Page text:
Underneath Dr. Scott Nygaard’s “Minnesota nice” demeanor is a renaissance man of medicine. Prior to attending medical school, Nygaard managed a chain of gas stations and worked for Zales Jewelry as well as for Target stores. “I jokingly tell people that I got my MBA sitting around the kitchen table,” Nygaard says. His father worked in retail and would take his son out for lunch, relaying staff problems and other challenges of working in a store. “I didn’t realize I was going to use all of those practical skills until much later.”
The practical lessons Nygaard learned have served as a foundation for his career of taking on nontraditional roles that other physicians might have seen as too far outside their purview to even consider. From bucking hierarchy and assuming a role on the board of a physician-owned company to purposely taking an executive position that didn’t involve practicing medicine at all, it’s Nygaard’s servant leadership and pragmatic approach to problem-solving that have allowed the doctor to leave each situation exponentially better than he found it. Now, he serves as chief operating officer and chief medical officer at Lee Health.
The philosophical foundation for the bulk of Nygaard’s career success lies in what he considers undue scorn for healthcare’s traditional fee-for-service model, which he first saw in the early ’90s. The larger truth, Nygaard says, is that physicians spent too much time focused on independence and autonomy as opposed to processes and implementation of evidence-based care. “We had gotten lost in the profession by blaming the attorneys, the payers, and everyone else except ourselves,” Nygaard says. “If we’re honest, we needed to look in the mirror.”
“Dr. Nygaard is a businessman and a scholar,” says Daniel Lee, managing partner at Carpedia. “He’s willing to challenge the status quo while carefully navigating a historically resistant industry. It is always pleasant to work closely with a mind like Scott’s. His attention to detail coupled with his drive for action and results truly set him apart.”
Speaking of what could be considered taboo to many in the medical community, Nygaard believes some in the profession have engaged in victim language that is impractical and masks a deeper, concerning trait.
“In healthcare at that time, I came to realize that a lot of people felt entitled to succeed. That is not how I grew up,” Nygaard says. “My father would always say, ‘If you can’t be a part of the solution, do the company a favor and leave.’ He didn’t mean that you had to have all the ideas; rather, you should come together to solve the problems with your team.”
Nygaard says that the evolution of healthcare has led to an interesting do-or-die moment for a lot of healthcare systems. “There was a time when you could just crank up the volume to offset the cost structure and be successful,” Nygaard says. “Now, a lot of organizations are in the interesting predicament of declining revenues and decreasing utilization, and they are struggling.”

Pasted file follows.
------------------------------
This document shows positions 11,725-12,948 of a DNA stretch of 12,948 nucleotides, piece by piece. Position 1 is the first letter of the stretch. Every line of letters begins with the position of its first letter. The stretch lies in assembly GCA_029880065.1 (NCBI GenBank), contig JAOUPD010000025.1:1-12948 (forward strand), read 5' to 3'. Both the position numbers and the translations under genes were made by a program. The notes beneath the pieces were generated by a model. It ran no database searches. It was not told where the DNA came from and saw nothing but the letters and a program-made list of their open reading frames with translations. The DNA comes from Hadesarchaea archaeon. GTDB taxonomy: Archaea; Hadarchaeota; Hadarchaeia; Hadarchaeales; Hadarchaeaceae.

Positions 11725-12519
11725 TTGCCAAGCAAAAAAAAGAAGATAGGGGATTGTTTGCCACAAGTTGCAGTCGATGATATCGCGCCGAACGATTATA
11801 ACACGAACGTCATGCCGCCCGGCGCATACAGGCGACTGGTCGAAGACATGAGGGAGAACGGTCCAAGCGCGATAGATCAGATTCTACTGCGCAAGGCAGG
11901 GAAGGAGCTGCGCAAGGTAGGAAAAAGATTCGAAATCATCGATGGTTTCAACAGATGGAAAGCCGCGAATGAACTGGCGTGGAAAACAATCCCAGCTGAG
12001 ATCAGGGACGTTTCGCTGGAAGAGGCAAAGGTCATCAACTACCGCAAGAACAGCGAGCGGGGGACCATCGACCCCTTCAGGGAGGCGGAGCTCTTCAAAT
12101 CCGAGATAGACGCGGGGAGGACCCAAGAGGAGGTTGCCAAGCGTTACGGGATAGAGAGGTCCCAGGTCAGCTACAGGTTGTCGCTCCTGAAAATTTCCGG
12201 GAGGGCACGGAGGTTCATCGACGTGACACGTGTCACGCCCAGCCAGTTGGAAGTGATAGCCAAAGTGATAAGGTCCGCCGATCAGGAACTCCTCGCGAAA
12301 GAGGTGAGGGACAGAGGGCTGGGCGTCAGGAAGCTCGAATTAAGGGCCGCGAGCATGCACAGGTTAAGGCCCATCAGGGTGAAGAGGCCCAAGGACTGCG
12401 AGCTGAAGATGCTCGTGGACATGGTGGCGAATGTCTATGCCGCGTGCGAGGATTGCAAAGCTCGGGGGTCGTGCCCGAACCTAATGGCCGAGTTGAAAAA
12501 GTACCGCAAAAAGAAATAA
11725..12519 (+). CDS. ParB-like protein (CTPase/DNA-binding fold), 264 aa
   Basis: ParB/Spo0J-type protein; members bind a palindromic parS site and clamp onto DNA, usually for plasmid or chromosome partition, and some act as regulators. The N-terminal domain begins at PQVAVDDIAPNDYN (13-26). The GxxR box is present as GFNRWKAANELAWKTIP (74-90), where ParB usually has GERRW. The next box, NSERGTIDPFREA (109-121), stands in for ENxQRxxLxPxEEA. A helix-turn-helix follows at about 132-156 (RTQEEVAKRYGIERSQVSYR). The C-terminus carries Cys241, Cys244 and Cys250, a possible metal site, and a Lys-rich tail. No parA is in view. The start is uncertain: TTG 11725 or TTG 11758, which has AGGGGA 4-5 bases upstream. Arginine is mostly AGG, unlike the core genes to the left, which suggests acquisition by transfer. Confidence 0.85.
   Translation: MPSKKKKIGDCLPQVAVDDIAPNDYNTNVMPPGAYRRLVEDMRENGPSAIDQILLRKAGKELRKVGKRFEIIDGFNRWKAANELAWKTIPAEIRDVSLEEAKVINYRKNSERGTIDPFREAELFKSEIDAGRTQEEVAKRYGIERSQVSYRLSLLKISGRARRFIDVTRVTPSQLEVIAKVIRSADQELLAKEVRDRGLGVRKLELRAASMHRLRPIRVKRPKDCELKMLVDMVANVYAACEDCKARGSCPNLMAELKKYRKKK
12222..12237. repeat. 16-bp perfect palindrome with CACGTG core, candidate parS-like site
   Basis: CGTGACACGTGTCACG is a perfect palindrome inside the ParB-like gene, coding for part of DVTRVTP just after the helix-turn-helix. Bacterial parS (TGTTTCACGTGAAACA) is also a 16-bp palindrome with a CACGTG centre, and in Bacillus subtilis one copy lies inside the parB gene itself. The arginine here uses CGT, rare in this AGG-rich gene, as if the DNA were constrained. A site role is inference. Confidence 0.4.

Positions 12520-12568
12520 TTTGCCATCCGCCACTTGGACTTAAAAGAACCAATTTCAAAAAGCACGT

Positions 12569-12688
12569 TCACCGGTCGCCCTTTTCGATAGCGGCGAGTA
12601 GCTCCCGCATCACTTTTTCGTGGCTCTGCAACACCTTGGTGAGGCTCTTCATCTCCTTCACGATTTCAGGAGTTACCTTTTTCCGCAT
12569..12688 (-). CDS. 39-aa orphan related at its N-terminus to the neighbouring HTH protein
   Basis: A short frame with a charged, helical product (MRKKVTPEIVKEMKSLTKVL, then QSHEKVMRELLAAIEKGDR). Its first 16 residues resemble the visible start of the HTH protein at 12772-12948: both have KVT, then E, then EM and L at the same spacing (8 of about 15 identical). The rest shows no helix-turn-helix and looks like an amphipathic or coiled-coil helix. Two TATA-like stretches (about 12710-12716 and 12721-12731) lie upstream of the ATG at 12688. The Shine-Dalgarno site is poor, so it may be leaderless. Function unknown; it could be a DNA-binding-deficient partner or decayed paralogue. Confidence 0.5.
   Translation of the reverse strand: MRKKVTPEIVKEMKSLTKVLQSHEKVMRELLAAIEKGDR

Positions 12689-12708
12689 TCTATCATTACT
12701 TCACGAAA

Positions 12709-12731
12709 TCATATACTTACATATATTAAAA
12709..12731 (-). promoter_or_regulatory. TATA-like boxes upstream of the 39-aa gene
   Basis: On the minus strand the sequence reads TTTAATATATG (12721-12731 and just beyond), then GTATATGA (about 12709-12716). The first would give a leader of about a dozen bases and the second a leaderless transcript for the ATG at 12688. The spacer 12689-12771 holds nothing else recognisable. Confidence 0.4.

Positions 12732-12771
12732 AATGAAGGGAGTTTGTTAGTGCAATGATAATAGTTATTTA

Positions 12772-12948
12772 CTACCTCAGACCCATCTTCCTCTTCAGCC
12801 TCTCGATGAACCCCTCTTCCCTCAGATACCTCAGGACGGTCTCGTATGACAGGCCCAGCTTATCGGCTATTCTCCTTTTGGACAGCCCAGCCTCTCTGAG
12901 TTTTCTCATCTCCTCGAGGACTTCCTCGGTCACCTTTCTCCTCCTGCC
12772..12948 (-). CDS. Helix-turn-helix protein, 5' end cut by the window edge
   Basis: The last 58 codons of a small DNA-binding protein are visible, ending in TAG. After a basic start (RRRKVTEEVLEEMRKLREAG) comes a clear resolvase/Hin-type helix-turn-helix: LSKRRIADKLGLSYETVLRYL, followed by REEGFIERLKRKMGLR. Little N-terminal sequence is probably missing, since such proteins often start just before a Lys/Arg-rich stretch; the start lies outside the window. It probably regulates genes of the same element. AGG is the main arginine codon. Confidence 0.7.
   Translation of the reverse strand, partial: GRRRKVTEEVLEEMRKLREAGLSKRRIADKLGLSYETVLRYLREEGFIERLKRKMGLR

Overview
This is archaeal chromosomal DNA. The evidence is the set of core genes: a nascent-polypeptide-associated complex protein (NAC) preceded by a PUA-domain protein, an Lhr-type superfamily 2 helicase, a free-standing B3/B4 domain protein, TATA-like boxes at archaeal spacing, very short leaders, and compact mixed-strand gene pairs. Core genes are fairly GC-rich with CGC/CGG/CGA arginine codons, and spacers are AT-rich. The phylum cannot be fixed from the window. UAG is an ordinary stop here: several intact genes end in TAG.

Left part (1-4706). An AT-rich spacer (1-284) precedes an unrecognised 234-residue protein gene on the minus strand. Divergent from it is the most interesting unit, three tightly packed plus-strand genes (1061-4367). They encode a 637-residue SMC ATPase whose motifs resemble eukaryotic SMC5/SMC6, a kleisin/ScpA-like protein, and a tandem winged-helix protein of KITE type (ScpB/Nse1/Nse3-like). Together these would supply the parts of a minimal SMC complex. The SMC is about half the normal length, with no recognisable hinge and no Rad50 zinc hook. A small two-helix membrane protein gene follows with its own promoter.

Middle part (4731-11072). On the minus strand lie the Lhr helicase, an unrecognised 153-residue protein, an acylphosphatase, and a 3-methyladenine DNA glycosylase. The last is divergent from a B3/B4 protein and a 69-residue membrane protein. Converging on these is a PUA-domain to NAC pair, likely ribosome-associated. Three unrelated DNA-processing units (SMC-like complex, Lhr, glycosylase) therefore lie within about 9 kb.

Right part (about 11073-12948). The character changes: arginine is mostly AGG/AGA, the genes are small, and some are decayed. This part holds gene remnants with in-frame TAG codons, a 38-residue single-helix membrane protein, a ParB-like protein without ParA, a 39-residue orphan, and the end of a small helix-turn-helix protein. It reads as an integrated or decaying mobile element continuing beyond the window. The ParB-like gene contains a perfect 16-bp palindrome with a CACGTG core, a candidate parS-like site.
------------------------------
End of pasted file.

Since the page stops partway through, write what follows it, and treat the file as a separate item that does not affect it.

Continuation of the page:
Nygaard is speaking from experience. After he came onboard at Network Health System, a physician-owned company, in 1996, the group wound up on the cover of the local newspaper for losing $21 million and being unable to locate refinancing from any of the nine banks that rejected them. “We simply didn’t have a good business plan,” Nygaard says. “We had to get busy changing everything in our organization, including our governance model, our CEO, renegotiating all of our physician contracts, and taking on a new physician compensation plan.” The interim CEO, it turns out, was Nygaard himself. Having been elected to the physician board in record time, Nygaard eventually assumed the board president role, and later served as interim CEO.
And while he says pragmatism and a willingness to have tough conversations was essential, it’s also his continuing focus on culture at every role he has that defines his approach to transformation. It’s also why he was willing to assume the role of senior vice president of corporate services job at Via Christi Health, a role that didn’t involve medicine in the least. “Those support functions cut across the entire organization,” Nygaard says. “If you can impact the way those corporate services operate, you can create culture across the organization, and creating culture is the way to impact care.”
Culture has been a main focus of the transformations Nygaard has led at Lee Health. After interviewing with then-CEO Jim Nathan, Nygaard was able to validate firsthand some of the issues facing the organization. “The trust was pretty broken and morale was very low in every survey that had been done,” Nygaard says. “But I saw a lot of opportunity there because I knew the people, at their core, just wanted to do a great job taking care of patients, physicians, and staff.” He told the CEO that he was either sitting on a diamond or dynamite, and that if he was willing to let Nygaard make sweeping changes, the sparkle, and not the explosion, would be the lasting image.
“The business was risk-averse, not transparent, and let the rumor mill manage the business,” Nygaard says frankly. “We had to change the way we talked and messaged.” And although Nygaard says there are always improvements to be made, the proof is in the metrics from the Center of Medicare and Medicaid Services. The organization has moved from one star to three and will press on toward five-star performance.
Nygaard’s résumé and accomplishments are an incredible series of unexpected twists and turns, ending with credible results. He asks those who work under him to read Robert Greenleaf’s, The Servant as Leader. He’s intent on continuing to learn and grow, because he keeps finding new ways to make an impact on healthcare. “If you want something, you’ve got to pursue it,” Nygaard says. “I have a sign in my office that says, ‘Have fun. Make a difference every day. And enjoy the journey. In that order.’”